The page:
Ever wondered what's inside a LED lightbulb and if it can be repaired when defective?. .
Here follows a description of how to take a defective LED lightbulb apart, find out what is inside and repair it.
The following picture shows my favourite LED bulb, a Cosna 14W, 1400 Lumen, 2700k.
It was my favourite because of the amazing amount of emitted light.
But the thing suddenly (dec2019) stopped working alltogether after less than 2 years of use, which in this case not even accumulated to 1000 hours.
Fortunately, the bulb was easy to disassemble and reverse-engineer.
So here is the result of my findings.
Here the plastic cap was sawn off.
By the way, as I found later, the cap was just glued onto the body and could have been removed with a knife and some patience.
When examined closely, some of the LEDs are black on the inside and obviously burned out.
Next step was to remove the LED pcb (printed circuit board) after removing 2 screws and desoldering 2 wires.
Here we see that there is decent cooling with an aluminium plate pressed into an aluminium frame (frame covers the inside of the plastic body).
Under the plate we can locate the SMPS (Switch Mode Power Supply) circuit covered with grey rubberish filler. The fill is probably conducting the heat from the SMPS circuit to the frame.
The SMPS powersupply is needed to convert 230V AC voltage to a DC output current driving the LEDs.
Checking the LED board:
The LEDs are arranged with 5 in parallel, and 9 of those groups in series.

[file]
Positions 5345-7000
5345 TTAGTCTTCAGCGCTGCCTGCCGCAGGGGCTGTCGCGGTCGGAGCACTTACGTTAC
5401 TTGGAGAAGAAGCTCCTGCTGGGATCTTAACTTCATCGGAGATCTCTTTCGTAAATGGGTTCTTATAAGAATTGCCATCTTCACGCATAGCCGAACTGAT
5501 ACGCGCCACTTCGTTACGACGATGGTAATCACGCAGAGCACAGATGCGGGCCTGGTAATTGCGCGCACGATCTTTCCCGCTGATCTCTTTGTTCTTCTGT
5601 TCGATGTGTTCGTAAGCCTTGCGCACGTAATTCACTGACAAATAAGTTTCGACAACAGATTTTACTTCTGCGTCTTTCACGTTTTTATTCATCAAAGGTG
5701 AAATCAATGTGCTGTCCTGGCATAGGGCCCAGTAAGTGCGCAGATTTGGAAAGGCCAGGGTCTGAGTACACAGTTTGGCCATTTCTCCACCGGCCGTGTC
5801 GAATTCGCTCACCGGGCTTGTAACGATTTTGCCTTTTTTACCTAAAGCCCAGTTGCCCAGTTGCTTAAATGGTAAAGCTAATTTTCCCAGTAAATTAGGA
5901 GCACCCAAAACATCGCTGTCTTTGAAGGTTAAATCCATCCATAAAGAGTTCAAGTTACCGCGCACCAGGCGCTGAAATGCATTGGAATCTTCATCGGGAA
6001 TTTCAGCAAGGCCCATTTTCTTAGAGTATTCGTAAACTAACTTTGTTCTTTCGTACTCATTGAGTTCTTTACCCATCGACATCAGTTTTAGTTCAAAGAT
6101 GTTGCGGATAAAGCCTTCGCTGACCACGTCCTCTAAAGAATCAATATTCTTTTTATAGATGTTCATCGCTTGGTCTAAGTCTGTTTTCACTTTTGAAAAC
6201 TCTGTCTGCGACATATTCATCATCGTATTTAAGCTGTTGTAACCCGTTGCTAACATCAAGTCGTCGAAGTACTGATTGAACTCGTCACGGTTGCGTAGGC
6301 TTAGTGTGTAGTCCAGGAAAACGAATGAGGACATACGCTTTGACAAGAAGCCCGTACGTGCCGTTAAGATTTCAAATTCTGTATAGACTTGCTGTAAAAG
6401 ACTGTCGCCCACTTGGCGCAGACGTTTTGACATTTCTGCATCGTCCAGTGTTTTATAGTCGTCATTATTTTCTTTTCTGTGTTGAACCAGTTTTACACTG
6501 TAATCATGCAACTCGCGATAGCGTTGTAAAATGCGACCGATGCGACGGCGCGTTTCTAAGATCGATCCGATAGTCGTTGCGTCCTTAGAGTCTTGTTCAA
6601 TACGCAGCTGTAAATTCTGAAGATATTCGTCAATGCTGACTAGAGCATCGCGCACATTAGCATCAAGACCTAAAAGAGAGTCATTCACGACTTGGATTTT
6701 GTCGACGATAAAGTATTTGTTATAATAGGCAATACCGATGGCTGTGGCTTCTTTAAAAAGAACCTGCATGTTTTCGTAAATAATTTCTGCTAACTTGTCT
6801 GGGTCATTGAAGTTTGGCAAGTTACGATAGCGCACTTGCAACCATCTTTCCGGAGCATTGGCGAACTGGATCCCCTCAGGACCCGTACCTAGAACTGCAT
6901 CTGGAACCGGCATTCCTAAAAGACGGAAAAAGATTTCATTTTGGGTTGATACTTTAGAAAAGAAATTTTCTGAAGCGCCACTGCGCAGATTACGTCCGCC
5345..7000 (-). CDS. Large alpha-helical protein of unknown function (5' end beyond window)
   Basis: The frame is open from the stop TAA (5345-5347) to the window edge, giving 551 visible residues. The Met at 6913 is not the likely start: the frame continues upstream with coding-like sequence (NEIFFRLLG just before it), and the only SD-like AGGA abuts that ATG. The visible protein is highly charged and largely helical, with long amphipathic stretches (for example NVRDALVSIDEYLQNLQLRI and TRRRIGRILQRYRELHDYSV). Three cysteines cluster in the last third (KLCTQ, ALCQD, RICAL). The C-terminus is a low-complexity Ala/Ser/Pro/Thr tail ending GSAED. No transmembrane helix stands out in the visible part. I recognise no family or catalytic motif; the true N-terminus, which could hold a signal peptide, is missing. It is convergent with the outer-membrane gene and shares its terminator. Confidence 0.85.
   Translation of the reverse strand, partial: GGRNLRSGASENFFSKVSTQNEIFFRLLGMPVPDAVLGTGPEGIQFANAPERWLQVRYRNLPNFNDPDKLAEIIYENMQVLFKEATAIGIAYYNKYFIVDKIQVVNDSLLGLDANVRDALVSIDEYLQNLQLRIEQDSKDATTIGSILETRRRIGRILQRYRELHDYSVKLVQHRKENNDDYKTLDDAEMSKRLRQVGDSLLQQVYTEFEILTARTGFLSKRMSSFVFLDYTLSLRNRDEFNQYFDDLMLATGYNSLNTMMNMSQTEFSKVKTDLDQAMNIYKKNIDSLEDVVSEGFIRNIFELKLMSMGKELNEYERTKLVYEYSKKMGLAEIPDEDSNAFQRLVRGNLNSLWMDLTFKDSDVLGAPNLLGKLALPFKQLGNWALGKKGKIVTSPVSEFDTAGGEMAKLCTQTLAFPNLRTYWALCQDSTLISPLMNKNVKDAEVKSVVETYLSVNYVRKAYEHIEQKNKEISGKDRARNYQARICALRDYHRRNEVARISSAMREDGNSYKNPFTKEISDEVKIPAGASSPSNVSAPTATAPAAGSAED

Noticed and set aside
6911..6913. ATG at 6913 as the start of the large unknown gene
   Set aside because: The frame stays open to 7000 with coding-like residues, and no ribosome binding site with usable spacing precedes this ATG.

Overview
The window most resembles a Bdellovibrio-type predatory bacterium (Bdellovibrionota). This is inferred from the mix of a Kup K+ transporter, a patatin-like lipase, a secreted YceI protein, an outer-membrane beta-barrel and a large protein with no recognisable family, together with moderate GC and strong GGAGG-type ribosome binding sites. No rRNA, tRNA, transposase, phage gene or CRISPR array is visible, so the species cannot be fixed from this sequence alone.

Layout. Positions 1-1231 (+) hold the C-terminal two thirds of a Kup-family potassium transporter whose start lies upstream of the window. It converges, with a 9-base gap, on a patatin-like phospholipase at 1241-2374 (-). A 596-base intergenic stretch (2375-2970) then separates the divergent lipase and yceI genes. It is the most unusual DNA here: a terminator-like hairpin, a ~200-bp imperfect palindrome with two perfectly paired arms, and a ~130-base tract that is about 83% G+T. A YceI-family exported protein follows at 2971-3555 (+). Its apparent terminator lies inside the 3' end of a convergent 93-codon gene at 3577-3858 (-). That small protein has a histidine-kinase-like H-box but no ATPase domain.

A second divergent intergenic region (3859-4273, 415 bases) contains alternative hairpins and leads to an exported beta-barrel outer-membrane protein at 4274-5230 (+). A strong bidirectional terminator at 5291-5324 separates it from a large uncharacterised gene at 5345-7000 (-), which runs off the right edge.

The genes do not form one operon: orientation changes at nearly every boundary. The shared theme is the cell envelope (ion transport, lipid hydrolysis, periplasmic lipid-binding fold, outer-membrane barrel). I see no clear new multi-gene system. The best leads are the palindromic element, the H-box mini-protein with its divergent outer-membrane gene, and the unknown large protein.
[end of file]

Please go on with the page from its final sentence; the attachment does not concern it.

Connecting each of those groups individually to a supply with a series resistor of 1kOhms, showed that all of LEDs in the "burned-out" group were an open circuit, and that all others groups lighted up fine.
The voltage that was needed to light up, was slightly more than 5V. This means that each led probably internally has 2 chips in series (what also can be observed optically when they are supplied with a very small current).
In order to determine the operating current of the LEDs and generally to check if the bulb's currentsource SMPS (Switched Mode Power Supply) was still working, the bulb body was connected to 230V and the output loaded with a power resistor.
As the output voltage into LEDs is nearly constant over current, a good guess for a situation with all working LEDs is 9 x 5.3 = 48V.
Power is 14W according to the supplier, so the equivalent load resistance was guessed with P=V^2/R; 14W = 48^2 / R => R = 165 Ohms.
The output was measured with different resistor values:
R Vload Iload
150 35V 230mA
200 48V 240mA
NB with 150Ohm, it would not start up every time while resistor was connected.
Conclusion : the SMPS still works, and the delivered power in 48V is 48V^2/200Ohm= 11.5W.
So if we just shorted the burned-out group of LEDs (LED 1 to 5 in the following schematic) and mounted the stuff again, the bulb could probably still work and deliver 230mA into 8x5.3= 42V which gives 42Vx230mA = 10W.